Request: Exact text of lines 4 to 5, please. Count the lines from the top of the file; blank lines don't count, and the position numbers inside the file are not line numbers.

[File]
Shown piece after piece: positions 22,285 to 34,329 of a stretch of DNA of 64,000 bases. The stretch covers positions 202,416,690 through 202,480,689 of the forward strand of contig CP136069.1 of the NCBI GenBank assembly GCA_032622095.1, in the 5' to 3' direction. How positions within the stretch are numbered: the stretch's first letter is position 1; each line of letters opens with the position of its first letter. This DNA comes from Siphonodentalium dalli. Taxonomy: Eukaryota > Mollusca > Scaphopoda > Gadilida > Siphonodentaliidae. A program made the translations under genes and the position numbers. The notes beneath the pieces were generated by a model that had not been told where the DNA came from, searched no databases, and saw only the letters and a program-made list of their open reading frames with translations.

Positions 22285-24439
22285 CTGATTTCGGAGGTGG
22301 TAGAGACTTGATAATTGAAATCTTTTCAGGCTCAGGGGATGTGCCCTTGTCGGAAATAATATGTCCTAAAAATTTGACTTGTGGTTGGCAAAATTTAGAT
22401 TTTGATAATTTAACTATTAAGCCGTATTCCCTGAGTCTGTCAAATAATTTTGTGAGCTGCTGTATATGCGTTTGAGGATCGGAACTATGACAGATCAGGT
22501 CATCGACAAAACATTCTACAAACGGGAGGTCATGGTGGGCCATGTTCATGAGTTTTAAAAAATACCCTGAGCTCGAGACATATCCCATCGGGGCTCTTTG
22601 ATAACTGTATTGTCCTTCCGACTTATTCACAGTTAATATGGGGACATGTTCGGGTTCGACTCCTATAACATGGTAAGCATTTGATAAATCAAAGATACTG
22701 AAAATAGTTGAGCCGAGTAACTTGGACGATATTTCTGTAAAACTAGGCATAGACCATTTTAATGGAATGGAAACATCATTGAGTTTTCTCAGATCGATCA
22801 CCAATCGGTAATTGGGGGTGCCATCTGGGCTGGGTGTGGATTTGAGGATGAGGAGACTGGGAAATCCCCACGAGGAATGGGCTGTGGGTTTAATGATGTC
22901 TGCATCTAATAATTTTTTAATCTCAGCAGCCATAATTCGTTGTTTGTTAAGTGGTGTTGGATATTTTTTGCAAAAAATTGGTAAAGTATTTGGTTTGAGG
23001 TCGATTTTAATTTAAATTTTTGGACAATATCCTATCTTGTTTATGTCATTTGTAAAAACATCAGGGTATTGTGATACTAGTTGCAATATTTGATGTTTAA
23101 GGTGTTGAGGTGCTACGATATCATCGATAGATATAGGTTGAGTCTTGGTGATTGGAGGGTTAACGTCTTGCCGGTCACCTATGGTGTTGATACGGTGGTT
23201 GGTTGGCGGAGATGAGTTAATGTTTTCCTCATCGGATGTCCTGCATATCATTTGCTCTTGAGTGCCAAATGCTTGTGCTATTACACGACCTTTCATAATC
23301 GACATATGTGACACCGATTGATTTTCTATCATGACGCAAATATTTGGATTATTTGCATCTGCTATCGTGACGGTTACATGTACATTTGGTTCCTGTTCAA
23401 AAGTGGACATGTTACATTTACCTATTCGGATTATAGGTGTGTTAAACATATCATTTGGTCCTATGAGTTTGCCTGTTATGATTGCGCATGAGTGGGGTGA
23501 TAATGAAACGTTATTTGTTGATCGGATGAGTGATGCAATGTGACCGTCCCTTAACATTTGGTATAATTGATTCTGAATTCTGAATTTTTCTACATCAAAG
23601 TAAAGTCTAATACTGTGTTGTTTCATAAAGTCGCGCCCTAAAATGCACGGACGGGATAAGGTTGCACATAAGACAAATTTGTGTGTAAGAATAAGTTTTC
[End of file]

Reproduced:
22301 TAGAGACTTGATAATTGAAATCTTTTCAGGCTCAGGGGATGTGCCCTTGTCGGAAATAATATGTCCTAAAAATTTGACTTGTGGTTGGCAAAATTTAGAT
22401 TTTGATAATTTAACTATTAAGCCGTATTCCCTGAGTCTGTCAAATAATTTTGTGAGCTGCTGTATATGCGTTTGAGGATCGGAACTATGACAGATCAGGT